Oxford University Press's
Academic Insights for the Thinking World

An interactive view of the giraffe

Giraffes are some of the best-known, well-loved animals of the African safari. But today, many variations of these long-necked herbivores are listed as vulnerable or endangered due to habitat depletion and poaching.

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Real sex films capture our changing relationship to sex

In 2001, the film Intimacy was screened in London as the first “real sex” film set in Britain. With a French director and international leads (the British Mark Rylance and New Zealander Kerry Fox), the film was controversial even before screening.

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Full of fear: really dreadful

Fear is a basic emotion in all living creatures, because it makes them recognize and avoid danger. It is therefore no wonder that so many words for it have been coined. Language can describe fear by registering the physical reaction to it, for instance, shaking and trembling (quite a few words for “fear” in the Indo-European languages belong here) or trying to flee from the source of danger, as in Greek phobós, known from the suffix -phobe and all kinds of phobias (phébomai “I fear; I flee from”; its Russian cognate beg- designates only “running”).

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Bridging partisan divides over scientific issues

The current era in the Western hemisphere is marked by growing public distrust of “intellectual elites.” The present U.S. administration openly disregards, or even suppresses, relevant scientific input to policy formulation.

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Basic goods as basic rights

f we were to try summarizing the many statements on human rights within the United Nations system, it might be as follows: basic goods are basic rights. True, there was an old approach to human rights that focused exclusively on “negative” political rights and cast doubt on “positive” subsistence rights. For example, it has been argued that we should not focus on economic or social rights because this would distract attention from political rights.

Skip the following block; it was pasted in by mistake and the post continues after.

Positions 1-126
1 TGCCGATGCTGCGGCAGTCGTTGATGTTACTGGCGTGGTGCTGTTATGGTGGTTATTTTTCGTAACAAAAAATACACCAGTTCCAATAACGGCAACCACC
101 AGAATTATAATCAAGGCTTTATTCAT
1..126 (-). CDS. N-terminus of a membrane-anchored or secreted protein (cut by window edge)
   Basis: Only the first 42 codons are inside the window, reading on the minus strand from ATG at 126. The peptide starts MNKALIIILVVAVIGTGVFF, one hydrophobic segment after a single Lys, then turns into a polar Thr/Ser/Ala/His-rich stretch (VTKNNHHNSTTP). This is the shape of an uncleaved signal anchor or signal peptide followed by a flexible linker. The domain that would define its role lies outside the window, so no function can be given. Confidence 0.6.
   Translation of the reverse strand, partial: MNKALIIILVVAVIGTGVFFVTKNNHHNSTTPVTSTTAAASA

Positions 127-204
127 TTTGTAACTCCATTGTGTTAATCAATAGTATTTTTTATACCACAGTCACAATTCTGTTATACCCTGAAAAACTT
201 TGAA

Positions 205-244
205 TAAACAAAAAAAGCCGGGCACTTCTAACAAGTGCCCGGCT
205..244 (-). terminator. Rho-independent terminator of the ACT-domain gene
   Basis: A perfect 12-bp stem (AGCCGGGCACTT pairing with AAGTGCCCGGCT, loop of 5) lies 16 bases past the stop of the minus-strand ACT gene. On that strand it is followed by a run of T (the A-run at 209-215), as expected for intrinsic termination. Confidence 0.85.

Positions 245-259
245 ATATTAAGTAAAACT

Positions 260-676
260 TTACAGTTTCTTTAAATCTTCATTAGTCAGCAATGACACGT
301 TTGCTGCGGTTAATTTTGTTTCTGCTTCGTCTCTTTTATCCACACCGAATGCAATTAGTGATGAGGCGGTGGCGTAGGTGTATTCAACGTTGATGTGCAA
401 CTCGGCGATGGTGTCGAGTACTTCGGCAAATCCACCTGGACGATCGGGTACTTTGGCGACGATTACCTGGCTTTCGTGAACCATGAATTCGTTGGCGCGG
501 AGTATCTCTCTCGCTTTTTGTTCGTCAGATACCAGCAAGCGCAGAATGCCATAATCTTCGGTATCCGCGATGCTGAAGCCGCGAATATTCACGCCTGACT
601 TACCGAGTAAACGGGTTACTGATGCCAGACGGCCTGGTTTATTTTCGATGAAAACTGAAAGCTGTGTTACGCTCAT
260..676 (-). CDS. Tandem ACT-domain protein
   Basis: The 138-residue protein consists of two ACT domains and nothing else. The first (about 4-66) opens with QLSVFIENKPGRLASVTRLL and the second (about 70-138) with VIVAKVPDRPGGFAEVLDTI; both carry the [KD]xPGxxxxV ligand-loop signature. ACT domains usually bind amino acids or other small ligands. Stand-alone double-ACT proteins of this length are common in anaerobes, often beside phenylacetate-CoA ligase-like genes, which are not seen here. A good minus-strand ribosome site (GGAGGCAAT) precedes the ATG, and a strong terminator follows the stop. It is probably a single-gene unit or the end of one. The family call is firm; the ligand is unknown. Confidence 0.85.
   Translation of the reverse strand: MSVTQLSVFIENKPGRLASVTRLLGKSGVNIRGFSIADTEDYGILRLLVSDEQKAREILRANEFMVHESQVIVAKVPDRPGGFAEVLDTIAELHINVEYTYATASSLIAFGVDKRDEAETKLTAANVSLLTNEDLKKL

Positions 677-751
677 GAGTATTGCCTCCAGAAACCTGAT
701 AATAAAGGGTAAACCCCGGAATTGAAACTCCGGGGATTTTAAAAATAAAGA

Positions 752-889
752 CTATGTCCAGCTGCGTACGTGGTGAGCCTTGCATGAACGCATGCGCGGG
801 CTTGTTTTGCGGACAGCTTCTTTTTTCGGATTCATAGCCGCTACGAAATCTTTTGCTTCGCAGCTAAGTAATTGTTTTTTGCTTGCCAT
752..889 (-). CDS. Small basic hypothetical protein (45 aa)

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Reluctant migrants in Italy

The attempted murder of six African immigrants in the streets of the northern province of Macerata in February 2018 brought to mind an earlier history of black bodies in Italy. In April 1943, the fascist Ministry of Italian Africa transported a group of over fifty Africans to Macerata from Naples. Today, immigration is transforming Italy to an increasingly diverse country.

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Martin Luther’s Polish revolution

Last year, Playmobil issued one of its best-selling and most controversial figurines yet, a three-inch Martin Luther, with quill, book, and cheerful pink plastic face. This mini-Luther celebrated the 500th anniversary of the Reformation

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European Public Law: facing the challenge of decline

In recent years, Europe has lost much of its promise. The financial crisis, the debt crisis, the refugee crisis, the apparent systemic deficiencies of national and supranational governance structures, as well as a fading confidence in democratic government, have led to a certain impression of “messiness.”